After attending the 49th annual Security Consultative Meeting with South Korean Minister of National Defense Song Young-moo in Seoul on Friday, American Secretary of Defense James Mattis spoke to the press about the most pressing threat in the region, North Korea.
In his statements, Mattis drew a clear line in the sand in terms of what the United States would be willing to accept as a diplomatic solution to heightening tensions in the region.
In light of [North Korean dictator Kim Jong Un’s] expanded outlaw activities that all the world experienced and observed over the past year or two, I cannot imagine a condition under which the United States would accept North Korea as a nuclear power,” Mattis said.
This statement gets to the very heart of the diplomatic conflict that has been threatening to spill over into actual war between the reclusive North Korean state and a group of allied nations led by the United States in the Pacific. Kim Jong un’s regime has made a number of statements in the past indicating that, while they may be open to negotiations with the United States at some point, it will only be after they have confirmed their ability to launch a nuclear strike on America’s East Coast.
North Korea’s statements have made it clear that their nuclear aspirations are intended for more than military threats, but Kim sees the weapons platforms as a means by which to force other nations to the negotiating table on his own terms. If North Korea’s Supreme Leader believes nuclear arms are the means by which to rejuvenate his nation’s economy through foreign trade, it seems increasingly unlikely that he would be willing to negotiate a full denuclearization, regardless of the what the United States may offer.
Likewise, President Trump is unlikely to back down from his administration’s fervent stance that a nuclear North Korea cannot be permitted.
President [Donald J.] Trump has made clear that America’s commitments to defending our allies and to upholding our extended deterrence guarantee is ‘ironclad,’” the secretary said.
“In the past few months, the North has conducted two ICBM tests, launched two intermediate range ballistic missiles over Japan and conducted a fifth nuclear test,” Mattis continued. “I am here to underscore America’s commitment to our bilateral alliance and to make clear the Trump Administration’s full commitment to the United Nations’ mission in defense of your democracy standing, as it does, as a bedrock countering the DPRK’s effort to destabilize this region and to threaten the world.”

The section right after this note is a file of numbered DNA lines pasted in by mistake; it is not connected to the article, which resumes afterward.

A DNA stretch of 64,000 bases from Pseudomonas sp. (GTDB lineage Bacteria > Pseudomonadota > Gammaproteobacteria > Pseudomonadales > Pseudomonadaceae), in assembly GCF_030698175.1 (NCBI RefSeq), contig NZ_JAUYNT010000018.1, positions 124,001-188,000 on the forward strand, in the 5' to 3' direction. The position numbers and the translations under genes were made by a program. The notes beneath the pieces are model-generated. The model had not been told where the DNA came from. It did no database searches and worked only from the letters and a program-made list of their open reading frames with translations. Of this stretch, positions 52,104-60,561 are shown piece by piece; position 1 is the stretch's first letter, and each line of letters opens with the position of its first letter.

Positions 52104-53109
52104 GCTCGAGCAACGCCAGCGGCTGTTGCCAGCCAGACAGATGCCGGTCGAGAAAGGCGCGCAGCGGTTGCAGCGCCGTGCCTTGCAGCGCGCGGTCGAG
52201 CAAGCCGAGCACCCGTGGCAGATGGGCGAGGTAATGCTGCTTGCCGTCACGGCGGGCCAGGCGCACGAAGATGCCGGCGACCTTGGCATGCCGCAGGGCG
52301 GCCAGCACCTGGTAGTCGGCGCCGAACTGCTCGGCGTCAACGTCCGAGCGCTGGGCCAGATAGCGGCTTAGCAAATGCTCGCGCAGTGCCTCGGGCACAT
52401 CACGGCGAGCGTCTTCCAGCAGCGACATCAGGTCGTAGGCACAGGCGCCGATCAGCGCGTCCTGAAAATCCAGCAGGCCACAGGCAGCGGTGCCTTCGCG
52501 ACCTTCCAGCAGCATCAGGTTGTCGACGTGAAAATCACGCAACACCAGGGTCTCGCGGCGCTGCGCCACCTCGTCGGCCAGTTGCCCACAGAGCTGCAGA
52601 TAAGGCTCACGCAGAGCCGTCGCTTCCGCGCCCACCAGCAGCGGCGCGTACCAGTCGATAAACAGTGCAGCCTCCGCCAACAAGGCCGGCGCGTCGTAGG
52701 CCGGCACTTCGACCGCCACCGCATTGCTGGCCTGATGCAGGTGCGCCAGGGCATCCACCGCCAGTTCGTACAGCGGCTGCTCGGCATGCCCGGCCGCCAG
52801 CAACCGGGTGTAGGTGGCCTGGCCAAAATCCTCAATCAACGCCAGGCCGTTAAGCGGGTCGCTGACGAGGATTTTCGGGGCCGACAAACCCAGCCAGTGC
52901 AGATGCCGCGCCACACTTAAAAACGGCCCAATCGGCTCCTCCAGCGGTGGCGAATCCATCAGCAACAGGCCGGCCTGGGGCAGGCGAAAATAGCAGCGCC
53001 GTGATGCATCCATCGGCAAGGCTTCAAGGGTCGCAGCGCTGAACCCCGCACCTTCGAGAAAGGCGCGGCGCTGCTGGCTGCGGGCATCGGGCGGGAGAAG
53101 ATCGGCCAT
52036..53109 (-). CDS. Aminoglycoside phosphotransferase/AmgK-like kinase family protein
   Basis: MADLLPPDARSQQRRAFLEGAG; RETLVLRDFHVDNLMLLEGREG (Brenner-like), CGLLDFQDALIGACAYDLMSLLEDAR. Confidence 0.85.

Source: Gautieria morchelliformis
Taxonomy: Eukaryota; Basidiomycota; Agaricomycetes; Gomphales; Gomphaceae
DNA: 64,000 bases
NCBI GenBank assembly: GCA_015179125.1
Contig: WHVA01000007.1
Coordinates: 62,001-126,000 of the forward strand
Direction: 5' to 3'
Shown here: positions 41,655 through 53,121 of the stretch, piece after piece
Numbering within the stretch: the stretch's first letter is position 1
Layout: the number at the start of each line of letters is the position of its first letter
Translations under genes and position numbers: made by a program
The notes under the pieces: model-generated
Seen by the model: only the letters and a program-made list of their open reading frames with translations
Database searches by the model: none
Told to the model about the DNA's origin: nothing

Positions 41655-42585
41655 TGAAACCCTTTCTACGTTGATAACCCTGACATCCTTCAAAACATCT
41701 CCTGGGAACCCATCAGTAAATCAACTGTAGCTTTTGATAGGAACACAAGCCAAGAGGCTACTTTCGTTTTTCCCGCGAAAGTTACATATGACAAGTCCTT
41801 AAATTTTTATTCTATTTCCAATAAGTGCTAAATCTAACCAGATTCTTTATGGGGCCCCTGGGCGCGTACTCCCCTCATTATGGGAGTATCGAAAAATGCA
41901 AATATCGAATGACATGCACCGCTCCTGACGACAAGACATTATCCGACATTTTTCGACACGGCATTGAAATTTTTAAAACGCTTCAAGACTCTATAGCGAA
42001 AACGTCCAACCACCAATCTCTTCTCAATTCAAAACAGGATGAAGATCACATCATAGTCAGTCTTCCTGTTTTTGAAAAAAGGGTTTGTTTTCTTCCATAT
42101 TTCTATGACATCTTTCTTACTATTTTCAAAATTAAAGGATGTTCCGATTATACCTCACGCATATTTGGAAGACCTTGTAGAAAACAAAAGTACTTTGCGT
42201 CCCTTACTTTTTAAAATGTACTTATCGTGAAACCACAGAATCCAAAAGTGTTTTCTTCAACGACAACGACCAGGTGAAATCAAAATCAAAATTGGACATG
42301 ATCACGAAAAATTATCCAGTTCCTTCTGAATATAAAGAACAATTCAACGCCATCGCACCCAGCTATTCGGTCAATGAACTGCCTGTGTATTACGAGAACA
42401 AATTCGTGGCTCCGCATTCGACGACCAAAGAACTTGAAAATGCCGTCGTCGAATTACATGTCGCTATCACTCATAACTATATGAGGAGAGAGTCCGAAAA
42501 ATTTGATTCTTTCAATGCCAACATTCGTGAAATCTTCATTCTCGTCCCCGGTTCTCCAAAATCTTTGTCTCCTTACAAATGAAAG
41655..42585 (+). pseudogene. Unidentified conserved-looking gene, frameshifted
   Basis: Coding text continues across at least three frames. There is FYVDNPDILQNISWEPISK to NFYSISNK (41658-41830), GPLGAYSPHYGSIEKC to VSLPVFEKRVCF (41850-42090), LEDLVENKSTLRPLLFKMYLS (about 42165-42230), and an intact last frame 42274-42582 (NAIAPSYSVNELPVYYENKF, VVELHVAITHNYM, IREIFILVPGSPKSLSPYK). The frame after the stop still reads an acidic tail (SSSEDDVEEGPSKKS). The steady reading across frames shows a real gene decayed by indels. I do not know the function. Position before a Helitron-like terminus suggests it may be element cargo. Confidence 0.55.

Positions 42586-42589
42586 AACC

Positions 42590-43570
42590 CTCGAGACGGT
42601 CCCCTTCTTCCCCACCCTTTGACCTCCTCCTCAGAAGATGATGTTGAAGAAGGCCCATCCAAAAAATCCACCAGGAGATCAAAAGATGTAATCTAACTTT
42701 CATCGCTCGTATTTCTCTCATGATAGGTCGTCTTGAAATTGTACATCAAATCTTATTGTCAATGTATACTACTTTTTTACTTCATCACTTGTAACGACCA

Despite concerns about how war with North Korea would play out, particularly for the residents of South Korea that find themselves within range of North Korean artillery, Mattis once again emphasized that North Korea would find itself swiftly defeated in a direct conflict.
The DPRK is overmatched by the Republic of Korea-United States alliance,” the secretary said. “If it remains on its current path of ballistic missiles and atomic bombs, it will be counterproductive. The DPRK will be reducing its own security.”
Mattis closed out his statements with what has become a trademark of the U.S. effort in the region, by emphasizing his desire to resolve this situation through diplomacy, as well as the need for a military presence that dissuades the alternative.
Diplomacy remains our preferred course of action, but as I have repeatedly emphasized, our diplomats are most effective when backed by credible military force in this sort of situation,” Mattis said.
“Make no mistake: Any attempt on the United States or our allies will be defeated,” he added. “Any use of nuclear weapons by the North will be met by a massive military response — effective and overwhelming.”
Image courtesy of the Department of Defense